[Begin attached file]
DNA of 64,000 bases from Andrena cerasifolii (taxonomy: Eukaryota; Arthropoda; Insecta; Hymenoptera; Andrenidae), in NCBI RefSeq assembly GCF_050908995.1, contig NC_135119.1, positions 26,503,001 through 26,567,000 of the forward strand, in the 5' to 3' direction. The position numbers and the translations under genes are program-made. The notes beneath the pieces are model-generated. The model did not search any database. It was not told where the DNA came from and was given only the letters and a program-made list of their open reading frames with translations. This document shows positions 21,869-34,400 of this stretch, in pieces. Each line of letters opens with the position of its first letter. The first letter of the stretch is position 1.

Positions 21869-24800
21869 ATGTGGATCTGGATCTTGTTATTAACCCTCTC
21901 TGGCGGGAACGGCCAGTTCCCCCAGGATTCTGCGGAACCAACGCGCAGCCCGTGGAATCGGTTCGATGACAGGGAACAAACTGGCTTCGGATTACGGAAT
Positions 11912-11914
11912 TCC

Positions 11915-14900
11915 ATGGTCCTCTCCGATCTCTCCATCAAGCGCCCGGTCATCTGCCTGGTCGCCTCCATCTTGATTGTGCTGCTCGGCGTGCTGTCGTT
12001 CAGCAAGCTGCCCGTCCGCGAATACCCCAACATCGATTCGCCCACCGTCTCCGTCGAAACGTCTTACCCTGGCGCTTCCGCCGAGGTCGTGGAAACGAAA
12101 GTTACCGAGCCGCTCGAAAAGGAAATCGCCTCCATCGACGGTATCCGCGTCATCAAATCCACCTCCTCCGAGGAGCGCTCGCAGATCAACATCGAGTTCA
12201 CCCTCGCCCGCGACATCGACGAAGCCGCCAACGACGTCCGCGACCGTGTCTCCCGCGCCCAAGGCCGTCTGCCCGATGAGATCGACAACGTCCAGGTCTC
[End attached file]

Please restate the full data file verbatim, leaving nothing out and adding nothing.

DNA of 64,000 bases from Andrena cerasifolii (taxonomy: Eukaryota; Arthropoda; Insecta; Hymenoptera; Andrenidae), in NCBI RefSeq assembly GCF_050908995.1, contig NC_135119.1, positions 26,503,001 through 26,567,000 of the forward strand, in the 5' to 3' direction. The position numbers and the translations under genes are program-made. The notes beneath the pieces are model-generated. The model did not search any database. It was not told where the DNA came from and was given only the letters and a program-made list of their open reading frames with translations. This document shows positions 21,869-34,400 of this stretch, in pieces. Each line of letters opens with the position of its first letter. The first letter of the stretch is position 1.

Positions 21869-24800
21869 ATGTGGATCTGGATCTTGTTATTAACCCTCTC
21901 TGGCGGGAACGGCCAGTTCCCCCAGGATTCTGCGGAACCAACGCGCAGCCCGTGGAATCGGTTCGATGACAGGGAACAAACTGGCTTCGGATTACGGAAT
Positions 11912-11914
11912 TCC

Positions 11915-14900
11915 ATGGTCCTCTCCGATCTCTCCATCAAGCGCCCGGTCATCTGCCTGGTCGCCTCCATCTTGATTGTGCTGCTCGGCGTGCTGTCGTT
12001 CAGCAAGCTGCCCGTCCGCGAATACCCCAACATCGATTCGCCCACCGTCTCCGTCGAAACGTCTTACCCTGGCGCTTCCGCCGAGGTCGTGGAAACGAAA
12101 GTTACCGAGCCGCTCGAAAAGGAAATCGCCTCCATCGACGGTATCCGCGTCATCAAATCCACCTCCTCCGAGGAGCGCTCGCAGATCAACATCGAGTTCA
12201 CCCTCGCCCGCGACATCGACGAAGCCGCCAACGACGTCCGCGACCGTGTCTCCCGCGCCCAAGGCCGTCTGCCCGATGAGATCGACAACGTCCAGGTCTC